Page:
This week our Rebel Rambler is model and entrepreneur Eimear Varian Barry who has been globetrotting in her own unique Cork style for the past four years. From Friar’s Walk originally, she swapped the sights of Montenotte for the glamour of Manhattan and now is firmly ensconced in Australia.
Name: Eimear Varian Barry
Where in Cork are you from? Friars Walk
How long has it been since you emigrated from Ireland?
Almost four years now
Why did you decide to leave Cork?
I love Cork. It’s a beautiful city to be raised. It is a cliché, but I wanted to explore. I got an amazing opportunity to work in the fashion and movie industry in New York, so I grabbed it. I immediately decided to make it happen and within a couple of weeks (and with a good lawyer) I was there.
What made you emigrate to the place you live in at the moment?
My visa came to an end after spending a few years in Manhattan. I travelled around America doing everything I had ever wanted to do. I worked at the famous Tea & Sympathy in Manhattan (where my love affair with hospitality stayed alive and the determination of owning my own little cafe grew even more) while I travelled frequently to Louisiana and in Philadelphia photographing designers work and musicians. I did heaps of fashion styling and PR work in New York and TV presenting in California, so after that, going home wasn’t an option. I wanted to move to a city where I could still feel like I was in New York, but have more space. Working in the cities fashion industry was like working in a Wall Street…for women. A bit like going to war. With a bunch of fake women. I loved it. I was happy. Leaving, I was dragged kicking and screaming. But honestly,I knew it was time to close a chapter and move onto the next. I woke up one morning, eyes half closed, booked a one way flight to Melbourne, then Google imaged it to see what it looked like. Bit mad!
What’s your favourite thing about your new home?
Impossible to choose one. Firstly, Melbourne is an incredibly creative city. It has impeccable style. I instantly fell in love with its vintage industrial aesthetic feel. It’s open minded and it lets you be. I live in Fitzroy, which is North of the river. It has elements of Europe, Asia, LA and New York. The vintage is incredibly good and super cheap also.
What do you miss most about Cork?
I’ve never felt that homesick or missed anything about Cork since being in Australia because there are so many Irish here. In ways, it is very similar to Europe, because of the English influence I guess. Bourke St in Melbourne even reminds me a lot of Patrick St. America was completely different. When I was in New York, I would get super homesick for the accent, the craic, the Irish sense of humour, Lennoxes (obviously) and just that lovely little homely feel that New York didn’t have.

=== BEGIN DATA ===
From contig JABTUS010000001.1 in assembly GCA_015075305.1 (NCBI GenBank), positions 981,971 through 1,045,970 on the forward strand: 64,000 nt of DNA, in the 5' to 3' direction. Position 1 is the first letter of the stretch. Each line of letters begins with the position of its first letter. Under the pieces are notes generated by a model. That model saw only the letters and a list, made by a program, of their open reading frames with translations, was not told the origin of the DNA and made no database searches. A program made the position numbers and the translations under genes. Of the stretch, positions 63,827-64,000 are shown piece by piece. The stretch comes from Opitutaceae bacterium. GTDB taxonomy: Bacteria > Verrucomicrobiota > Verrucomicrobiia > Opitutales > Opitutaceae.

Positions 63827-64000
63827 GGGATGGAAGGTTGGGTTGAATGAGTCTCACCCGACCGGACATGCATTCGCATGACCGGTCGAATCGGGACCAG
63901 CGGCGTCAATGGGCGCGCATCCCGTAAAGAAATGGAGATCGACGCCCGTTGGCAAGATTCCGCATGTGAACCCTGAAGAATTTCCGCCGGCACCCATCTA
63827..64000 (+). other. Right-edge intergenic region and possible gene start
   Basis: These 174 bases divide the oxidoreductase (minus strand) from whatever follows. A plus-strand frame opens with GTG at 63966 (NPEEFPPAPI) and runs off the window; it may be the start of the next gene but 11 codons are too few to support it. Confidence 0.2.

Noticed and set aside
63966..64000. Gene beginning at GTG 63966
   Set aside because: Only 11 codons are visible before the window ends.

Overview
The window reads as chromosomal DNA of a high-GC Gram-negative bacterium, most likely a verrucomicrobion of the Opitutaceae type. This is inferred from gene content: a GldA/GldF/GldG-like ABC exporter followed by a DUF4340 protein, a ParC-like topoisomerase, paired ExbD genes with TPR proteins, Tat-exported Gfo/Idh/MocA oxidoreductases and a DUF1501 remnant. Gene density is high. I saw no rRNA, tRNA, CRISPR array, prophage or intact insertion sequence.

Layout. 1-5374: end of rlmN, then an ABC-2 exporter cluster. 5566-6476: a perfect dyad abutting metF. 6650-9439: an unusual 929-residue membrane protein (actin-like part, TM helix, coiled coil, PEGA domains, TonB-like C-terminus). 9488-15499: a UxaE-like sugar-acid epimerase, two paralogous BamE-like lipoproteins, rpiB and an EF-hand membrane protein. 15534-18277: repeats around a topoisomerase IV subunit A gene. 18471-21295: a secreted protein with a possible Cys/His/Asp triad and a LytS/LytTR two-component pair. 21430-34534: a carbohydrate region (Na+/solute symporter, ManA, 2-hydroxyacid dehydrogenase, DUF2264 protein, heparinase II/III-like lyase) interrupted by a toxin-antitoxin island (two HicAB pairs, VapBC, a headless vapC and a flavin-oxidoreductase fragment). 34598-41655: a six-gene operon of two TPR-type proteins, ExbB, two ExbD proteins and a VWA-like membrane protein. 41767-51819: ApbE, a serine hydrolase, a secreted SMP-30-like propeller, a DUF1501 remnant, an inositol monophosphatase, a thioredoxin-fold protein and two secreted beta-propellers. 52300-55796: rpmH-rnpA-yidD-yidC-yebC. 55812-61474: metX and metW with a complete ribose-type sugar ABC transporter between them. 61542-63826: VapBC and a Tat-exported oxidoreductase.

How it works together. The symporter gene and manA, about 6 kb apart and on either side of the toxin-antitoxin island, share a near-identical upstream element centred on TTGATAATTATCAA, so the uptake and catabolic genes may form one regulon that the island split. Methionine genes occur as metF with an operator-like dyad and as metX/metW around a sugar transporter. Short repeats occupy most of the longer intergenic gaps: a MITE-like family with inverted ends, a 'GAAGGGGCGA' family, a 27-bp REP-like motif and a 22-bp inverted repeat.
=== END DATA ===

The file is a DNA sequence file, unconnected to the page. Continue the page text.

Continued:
What do you miss least about Cork?
I don’t miss walking home from the pub and seeing my friends get their heads smashed in because they’re wearing something that is “gay”. That’s what I don’t miss.
How did family and friends react when you emigrated?
My parents have travelled a tonne, especially my mother. So evidently, they were always keen on us all shipping off at some point.They’re thoroughly supportive and always told us do whatever we like, once we’re happy. Growing up, she fascinated my sisters and I with her travel stories. From moving to London at 17 to living in a Kibbutz with the Bedouins in Israel’s Dahab. She would tell us she nourished her mind and her heart with worldly experiences. I guess that’s what I ended up doing too.
Do you plan to return to live in Ireland anytime in the future?
Who knows? But definitely not in the near future.
Would you like to raise your family abroad?
Again,who knows? If I do, I could definitely see myself having a family abroad.
Do social media platforms like Facebook, Twitter and Skype make it easier to move abroad?
Absolutely. I made tonnes of contacts through Facebook before I moved to New York and the same with Melbourne which helped me build a life so much quicker. I guess I don’t know any different but sometimes I think of how difficult it was for people moving abroad without them. Years ago, in many cases, once you were gone, you were gone. It was almost like a death. I’m still fascinated with Skype. I’ve only been home once for a few days in the time I’ve been away and with Skype, It’s almost like not being away at all.
If you would like to be a Rebel Rambler, or know someone who fits the bill, contact Peter Horgan at email@example.com